Situated in the centre of NSW, the Lachlan Shire is full of unique bush experiences
WORDS AND PHOTOGRAPHY BY KARYN FANOUS
The western sky painted with streaks of burnt orange is reflected perfectly in the mirrored surface of Gum Bend Lake. Our first day in the Lachlan Shire draws to a close with this stunning, dynamic, natural work of art. We discovered that art has a strong presence throughout the shire. There’s the striking art of the Wiradjuri Aboriginal people, an outdoor art gallery featuring ute sculptures, an elaborately decorated farm chapel, a giant rabbit trap sculpture atop a pub, colourful butterflies made from stone, and much more!
The Lachlan Shire is one of NSW’s largest and covers part of the traditional land of the Wiradjuri people. The shire includes the towns of Condobolin, Lake Cargelligo, and Tottenham, along with several smaller villages.
The shire is promoted as “Your Ultimate Bush Experience”. The mighty Lachlan River flows through the region, providing fabulous fishing, bird watching and camping opportunities. Those keen to wet their fishing lines can expect to catch Murray cod, golden and silver perch, catfish and redfin. No matter what time of year you visit, there is bound to be a special event on. The shire boats everything from an agricultural show and ball, to picnic races, camp drafts, tractor pulling, and a pipe band tattoo!
The first European to visit the area was Surveyor George Evans in 1815, who gave the Lachlan River its name in honour of Governor Lachlan Macquarie.
By 1844, squatters had arrived and ‘Condoublin’ was established. In 1878, Cobb & Co won the tender to deliver the mail from Forbes to Condobolin. A series of ten plaques mark the locations of the changing stations and inns along the Cobb & Co mail and passenger route from Forbes through Condobolin to Hillston.
The original Royal Hotel in Condobolin was used by Cobb & Co as a changing station and to stable their horses, but was destroyed by fire in 1883. The second hotel was opened in 1886 and was a Cobb & Co booking agent. It was said to be the west’s biggest hotel at that time, but was destroyed by a severe storm in 1928. The third Royal Hotel was built in 1939. See if you can find the plaque on a gatepost next to the current hotel!
Farming in the Lachlan Shire increased dramatically once the Wyangala Dam was constructed in 1935. The district is now known for its crops, sheep and beef produce.
Affectionately called ‘Condo’ by the locals, Condobolin is the largest town in the area and is nestled on the banks of the Lachlan River.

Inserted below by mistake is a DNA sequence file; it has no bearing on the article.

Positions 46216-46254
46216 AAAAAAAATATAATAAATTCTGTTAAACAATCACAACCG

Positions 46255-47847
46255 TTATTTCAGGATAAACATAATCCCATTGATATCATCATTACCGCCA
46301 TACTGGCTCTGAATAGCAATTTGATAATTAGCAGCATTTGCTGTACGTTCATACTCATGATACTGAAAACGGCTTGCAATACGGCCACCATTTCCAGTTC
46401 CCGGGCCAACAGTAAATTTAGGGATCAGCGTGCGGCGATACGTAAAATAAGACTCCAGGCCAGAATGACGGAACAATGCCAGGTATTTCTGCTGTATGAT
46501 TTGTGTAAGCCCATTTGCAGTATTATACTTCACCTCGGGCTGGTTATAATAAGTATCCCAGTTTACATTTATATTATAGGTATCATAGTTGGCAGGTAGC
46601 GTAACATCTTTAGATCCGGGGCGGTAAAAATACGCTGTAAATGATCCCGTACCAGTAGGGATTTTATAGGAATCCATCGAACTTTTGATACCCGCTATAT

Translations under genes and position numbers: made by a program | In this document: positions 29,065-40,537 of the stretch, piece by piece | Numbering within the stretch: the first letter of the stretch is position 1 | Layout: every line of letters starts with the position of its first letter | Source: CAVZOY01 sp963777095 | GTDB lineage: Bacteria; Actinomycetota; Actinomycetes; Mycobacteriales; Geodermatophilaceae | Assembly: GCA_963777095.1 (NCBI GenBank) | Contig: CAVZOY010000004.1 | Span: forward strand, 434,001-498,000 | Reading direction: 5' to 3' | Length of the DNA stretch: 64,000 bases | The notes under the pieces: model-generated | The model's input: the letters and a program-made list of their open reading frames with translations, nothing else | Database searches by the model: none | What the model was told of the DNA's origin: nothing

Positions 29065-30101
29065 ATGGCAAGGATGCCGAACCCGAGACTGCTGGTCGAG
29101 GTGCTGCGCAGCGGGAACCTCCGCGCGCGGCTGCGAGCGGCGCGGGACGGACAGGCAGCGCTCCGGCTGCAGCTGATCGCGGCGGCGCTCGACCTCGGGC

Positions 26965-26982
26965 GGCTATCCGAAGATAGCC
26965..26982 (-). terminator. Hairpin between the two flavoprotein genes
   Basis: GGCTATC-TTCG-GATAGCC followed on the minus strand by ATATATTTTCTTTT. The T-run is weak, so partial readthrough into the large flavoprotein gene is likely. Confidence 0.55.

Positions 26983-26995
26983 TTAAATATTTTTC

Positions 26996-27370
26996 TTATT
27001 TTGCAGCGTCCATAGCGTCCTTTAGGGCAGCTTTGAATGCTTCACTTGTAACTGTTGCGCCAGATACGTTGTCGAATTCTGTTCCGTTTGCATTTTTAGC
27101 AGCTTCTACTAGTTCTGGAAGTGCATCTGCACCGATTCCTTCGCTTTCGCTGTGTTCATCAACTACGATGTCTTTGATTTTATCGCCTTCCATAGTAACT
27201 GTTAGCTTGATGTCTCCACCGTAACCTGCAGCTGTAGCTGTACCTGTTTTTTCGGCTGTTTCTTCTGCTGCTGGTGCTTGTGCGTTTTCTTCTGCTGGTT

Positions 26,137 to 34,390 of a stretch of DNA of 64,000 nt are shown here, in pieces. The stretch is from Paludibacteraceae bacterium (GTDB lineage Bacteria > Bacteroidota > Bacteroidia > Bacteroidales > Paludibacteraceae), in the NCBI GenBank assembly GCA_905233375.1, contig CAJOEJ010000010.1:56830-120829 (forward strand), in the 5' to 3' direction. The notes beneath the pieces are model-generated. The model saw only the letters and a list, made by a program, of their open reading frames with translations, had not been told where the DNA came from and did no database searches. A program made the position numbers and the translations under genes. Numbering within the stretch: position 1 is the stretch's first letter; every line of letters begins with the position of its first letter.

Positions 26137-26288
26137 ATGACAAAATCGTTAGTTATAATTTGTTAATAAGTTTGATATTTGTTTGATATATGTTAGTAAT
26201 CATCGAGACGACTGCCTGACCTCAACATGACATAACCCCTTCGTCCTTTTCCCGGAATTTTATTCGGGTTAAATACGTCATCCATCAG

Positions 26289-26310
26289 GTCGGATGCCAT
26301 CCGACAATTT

The town features interesting historical buildings dating back to the late 1800s and early 1900s, which you can see for yourself on a self-guided walking tour. A particularly striking building is the current Court House, dating from 1882. The original Court House, built in 1869, was a small wooden building that also served as a church, goal and meeting hall. Prior to this, court proceedings were conducted in a tent!
An impressive feature of Condo is the Wiradjuri Study Centre, built out of compressed earth bricks in a circular formation to replicate sitting around a campfire. The centre’s purpose is to foster Aboriginal culture, education, employment and wellbeing, and includes an excellent range of facilities for both Aboriginal and non-Aboriginal people. Run by the Wiradjuri Condobolin Corporation, it’s an inspiring example of Aboriginal people creating a better quality of life for their community.
The goanna, the totem of the Wiradjuri, features in the centre’s artwork. There are local indigenous art and crafts available to view and purchase, including traditional baskets made out of reeds from the Lachlan River. Tours occur daily, providing a fascinating insight into the centre.
Quite a claim to fame for Condo is its previous resident and musical artist, Shannon Noll. The runner-up in the first series of Australian Idol in 2003, Noll is now a very successful singer.
At Condobolin’s Riverview Caravan Park we met Kathy and Dave Morrison from Hazelbrook, NSW. They have had their current caravan for two and a half years, having upgraded from a camper trailer, and are members of the Hazelbrook Caravan Club. Kathy and Dave enjoy the Lachlan River, fishing, and the peace and quiet at Condo. They particularly like being able to fish right at the caravan park and the easy walk into town. Being keen birdwatchers, the Morrisons were thrilled by the abundance of birds around their campsite!